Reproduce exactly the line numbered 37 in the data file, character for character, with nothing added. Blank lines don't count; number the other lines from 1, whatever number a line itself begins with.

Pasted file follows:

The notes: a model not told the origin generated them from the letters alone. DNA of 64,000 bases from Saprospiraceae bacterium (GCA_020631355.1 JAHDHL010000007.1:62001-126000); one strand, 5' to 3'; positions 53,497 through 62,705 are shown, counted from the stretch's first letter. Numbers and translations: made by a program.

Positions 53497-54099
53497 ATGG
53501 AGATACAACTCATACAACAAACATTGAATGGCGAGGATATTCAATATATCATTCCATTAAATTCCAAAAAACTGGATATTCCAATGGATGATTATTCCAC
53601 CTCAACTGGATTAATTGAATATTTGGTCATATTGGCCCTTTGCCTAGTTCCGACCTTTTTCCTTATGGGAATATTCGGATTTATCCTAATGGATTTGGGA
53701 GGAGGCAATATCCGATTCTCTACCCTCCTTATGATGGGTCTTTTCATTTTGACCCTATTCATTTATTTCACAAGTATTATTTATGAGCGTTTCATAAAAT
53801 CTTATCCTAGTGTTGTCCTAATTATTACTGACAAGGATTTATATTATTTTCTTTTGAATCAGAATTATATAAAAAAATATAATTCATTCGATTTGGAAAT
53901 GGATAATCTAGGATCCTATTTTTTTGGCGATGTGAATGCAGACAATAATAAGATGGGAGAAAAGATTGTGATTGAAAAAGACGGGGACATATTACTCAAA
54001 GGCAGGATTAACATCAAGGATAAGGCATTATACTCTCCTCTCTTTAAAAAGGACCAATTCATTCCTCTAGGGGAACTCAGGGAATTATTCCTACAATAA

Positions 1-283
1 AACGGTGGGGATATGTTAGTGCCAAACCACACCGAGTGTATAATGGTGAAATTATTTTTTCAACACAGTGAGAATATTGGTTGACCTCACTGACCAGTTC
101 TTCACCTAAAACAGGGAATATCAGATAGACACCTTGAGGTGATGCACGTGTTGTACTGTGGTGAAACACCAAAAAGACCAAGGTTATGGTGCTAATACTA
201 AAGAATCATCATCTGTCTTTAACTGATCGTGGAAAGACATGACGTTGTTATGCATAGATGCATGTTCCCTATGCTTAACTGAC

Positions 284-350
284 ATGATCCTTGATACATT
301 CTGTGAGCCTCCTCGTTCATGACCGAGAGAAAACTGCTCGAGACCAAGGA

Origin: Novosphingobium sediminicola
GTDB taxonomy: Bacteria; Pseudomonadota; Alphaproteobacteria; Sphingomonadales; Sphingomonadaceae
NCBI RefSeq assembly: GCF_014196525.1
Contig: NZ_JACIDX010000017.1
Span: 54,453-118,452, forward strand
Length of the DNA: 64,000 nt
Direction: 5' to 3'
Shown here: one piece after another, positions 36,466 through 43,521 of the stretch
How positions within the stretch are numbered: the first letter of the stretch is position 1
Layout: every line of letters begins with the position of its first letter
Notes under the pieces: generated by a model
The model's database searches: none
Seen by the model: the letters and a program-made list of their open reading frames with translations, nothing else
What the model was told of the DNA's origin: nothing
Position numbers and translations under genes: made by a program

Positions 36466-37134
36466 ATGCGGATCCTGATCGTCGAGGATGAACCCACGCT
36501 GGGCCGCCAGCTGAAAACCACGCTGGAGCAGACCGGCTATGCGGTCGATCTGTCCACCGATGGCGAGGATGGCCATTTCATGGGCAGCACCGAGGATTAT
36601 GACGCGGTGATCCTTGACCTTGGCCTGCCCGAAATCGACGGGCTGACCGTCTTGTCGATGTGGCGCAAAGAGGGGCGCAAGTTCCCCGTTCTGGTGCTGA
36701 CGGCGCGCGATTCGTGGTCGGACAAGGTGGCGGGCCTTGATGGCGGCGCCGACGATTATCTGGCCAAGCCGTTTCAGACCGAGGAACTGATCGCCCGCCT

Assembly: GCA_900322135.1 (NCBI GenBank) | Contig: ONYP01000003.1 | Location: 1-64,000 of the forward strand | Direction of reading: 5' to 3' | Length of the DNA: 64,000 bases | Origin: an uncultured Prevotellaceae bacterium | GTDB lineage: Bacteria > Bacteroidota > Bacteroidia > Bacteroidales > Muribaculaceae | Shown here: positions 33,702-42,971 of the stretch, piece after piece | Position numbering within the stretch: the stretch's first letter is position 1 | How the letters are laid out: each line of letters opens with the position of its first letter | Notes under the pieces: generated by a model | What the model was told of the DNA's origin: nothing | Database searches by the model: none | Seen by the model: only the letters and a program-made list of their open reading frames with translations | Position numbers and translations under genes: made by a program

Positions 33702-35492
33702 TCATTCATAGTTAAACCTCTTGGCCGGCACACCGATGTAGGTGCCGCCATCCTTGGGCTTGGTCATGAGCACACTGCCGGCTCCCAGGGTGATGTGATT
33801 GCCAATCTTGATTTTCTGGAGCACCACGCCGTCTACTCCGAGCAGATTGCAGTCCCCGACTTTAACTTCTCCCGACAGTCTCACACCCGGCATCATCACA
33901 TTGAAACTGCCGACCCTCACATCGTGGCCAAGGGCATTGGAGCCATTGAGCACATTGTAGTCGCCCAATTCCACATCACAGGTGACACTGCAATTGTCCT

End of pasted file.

Assembly: GCA_900322135.1 (NCBI GenBank) | Contig: ONYP01000003.1 | Location: 1-64,000 of the forward strand | Direction of reading: 5' to 3' | Length of the DNA: 64,000 bases | Origin: an uncultured Prevotellaceae bacterium | GTDB lineage: Bacteria > Bacteroidota > Bacteroidia > Bacteroidales > Muribaculaceae | Shown here: positions 33,702-42,971 of the stretch, piece after piece | Position numbering within the stretch: the stretch's first letter is position 1 | How the letters are laid out: each line of letters opens with the position of its first letter | Notes under the pieces: generated by a model | What the model was told of the DNA's origin: nothing | Database searches by the model: none | Seen by the model: only the letters and a program-made list of their open reading frames with translations | Position numbers and translations under genes: made by a program